Ríona Sally Hartman is a bi-lingual vocalist, composer and songwriter based in Ireland. Her music has become known for its lush vocal harmonies, acoustic softness and the surrealist stories that accompany her songs.
Her songs are sung from the point of view of a cast of characters; there’s Tom Peeping who falls in love with every woman he sees but never speaks to them, there’s the Fish who’s so obsessed with Frida Kahlo it chases a spinner to wear it as an earring and then there’s Sally a very talented but frustrated fortune teller. The songs are influenced by musicians who blend pop sensibilities with contemporary jazz and classical compositional ideas such as Becca Stevens, Julie Feeney and Bjork. Lyrically her main influences are contemporary storytellers who combine surrealist and fantastical elements with astute observations on universal experiences, such as the short stories of Miranda July and Neil Gaiman.
Her debut album Big Starving Thing was released in May 2015 and was described by The Irish Times as a "finely crafted debut album...fresh and unclichéd”.
As well as leading her own solo project Ríona performs as a member of many varied collaborative projects including Monster Monster, Dig A Little Deeper, The National Concert Hall’s Education and Community Outreach Band (ECO), Mark Lynch’s An Bóthar as well as in her own sextet FÓD who play a collection of joyous, uptempo song cycles inspired by a smorgasbord of influences from West African percussive singing to the inventive Brazilian melodies of Hermeto Pascoal. She has been awarded both an Emerging Artist Bursary for the Creation of New Work in 2015 and a Professional Development Arts Grant in 2016, both from Dún Laoghaire Rathdown County Council and is a member of the Improvised Music Company’s board of directors as a representative of young, emerging Irish musicians.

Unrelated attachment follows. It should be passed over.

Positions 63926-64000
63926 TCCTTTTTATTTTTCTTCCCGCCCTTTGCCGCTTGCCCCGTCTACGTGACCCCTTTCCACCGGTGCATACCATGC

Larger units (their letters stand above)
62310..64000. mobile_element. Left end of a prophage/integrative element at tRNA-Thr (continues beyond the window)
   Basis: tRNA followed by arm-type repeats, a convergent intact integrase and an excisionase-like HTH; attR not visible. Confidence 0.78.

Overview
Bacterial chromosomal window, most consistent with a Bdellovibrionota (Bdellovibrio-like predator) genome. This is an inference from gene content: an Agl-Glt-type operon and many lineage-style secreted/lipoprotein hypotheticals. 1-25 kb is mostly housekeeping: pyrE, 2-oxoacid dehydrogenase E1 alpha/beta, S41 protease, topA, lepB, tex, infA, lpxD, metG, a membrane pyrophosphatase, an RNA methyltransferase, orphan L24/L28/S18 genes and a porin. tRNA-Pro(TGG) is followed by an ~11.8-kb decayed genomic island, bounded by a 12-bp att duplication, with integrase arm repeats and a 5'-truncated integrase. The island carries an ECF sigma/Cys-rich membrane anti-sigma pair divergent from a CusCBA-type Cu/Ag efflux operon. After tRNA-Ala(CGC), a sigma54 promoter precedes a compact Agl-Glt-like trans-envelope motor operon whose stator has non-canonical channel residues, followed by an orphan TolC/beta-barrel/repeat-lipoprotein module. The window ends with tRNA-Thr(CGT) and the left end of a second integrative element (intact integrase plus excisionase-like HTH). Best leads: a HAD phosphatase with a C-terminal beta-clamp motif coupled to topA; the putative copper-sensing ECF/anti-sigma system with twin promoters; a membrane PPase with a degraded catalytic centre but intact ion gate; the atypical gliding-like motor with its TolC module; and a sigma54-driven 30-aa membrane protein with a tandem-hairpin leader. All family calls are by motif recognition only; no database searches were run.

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The Irish Times““Dubliner Ríona Sally Hartman is capable of using her voice like an instrument, but she is a writer too, interested in the observations and speculations of the poet….delicate vocal harmonies and sparse acoustic settings, fresh and uncliched, perhaps bearing most comparison with intrepid New York singers like Theo Bleckmann and Becca Stevens.” ”